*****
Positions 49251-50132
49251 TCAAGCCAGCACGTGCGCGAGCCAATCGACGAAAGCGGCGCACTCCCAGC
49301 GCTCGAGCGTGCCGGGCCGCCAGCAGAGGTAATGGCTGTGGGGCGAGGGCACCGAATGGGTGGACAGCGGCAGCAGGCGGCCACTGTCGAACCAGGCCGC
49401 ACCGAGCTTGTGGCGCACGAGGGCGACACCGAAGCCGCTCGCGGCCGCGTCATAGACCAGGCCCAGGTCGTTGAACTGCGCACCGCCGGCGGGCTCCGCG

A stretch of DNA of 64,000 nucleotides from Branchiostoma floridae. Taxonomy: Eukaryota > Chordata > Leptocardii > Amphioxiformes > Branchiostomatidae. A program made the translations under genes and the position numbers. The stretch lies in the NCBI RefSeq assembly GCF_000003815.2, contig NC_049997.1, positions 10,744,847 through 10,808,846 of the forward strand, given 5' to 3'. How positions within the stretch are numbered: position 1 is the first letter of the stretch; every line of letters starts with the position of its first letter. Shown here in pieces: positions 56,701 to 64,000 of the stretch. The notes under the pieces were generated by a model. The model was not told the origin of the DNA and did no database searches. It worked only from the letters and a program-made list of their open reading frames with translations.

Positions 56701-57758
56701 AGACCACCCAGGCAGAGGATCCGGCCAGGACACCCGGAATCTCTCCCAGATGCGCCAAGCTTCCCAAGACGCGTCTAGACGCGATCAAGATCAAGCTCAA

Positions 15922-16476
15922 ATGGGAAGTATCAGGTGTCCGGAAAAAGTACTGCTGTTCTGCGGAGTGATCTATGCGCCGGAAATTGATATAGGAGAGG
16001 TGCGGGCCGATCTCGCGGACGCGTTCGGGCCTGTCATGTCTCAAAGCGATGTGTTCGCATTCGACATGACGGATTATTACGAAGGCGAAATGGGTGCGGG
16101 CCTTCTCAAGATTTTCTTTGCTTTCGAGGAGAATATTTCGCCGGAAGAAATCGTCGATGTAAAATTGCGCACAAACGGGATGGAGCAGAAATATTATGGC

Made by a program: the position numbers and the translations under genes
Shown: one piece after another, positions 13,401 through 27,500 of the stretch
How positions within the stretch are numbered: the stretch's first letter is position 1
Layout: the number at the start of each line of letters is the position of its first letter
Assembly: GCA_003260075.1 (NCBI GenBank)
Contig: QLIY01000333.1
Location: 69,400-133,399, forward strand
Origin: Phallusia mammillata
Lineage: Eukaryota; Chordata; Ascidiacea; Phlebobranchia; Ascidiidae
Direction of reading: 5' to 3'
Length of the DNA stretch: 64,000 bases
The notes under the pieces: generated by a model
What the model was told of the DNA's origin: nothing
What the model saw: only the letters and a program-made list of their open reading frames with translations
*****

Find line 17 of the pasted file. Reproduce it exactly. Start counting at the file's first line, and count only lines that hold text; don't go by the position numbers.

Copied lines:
Contig: QLIY01000333.1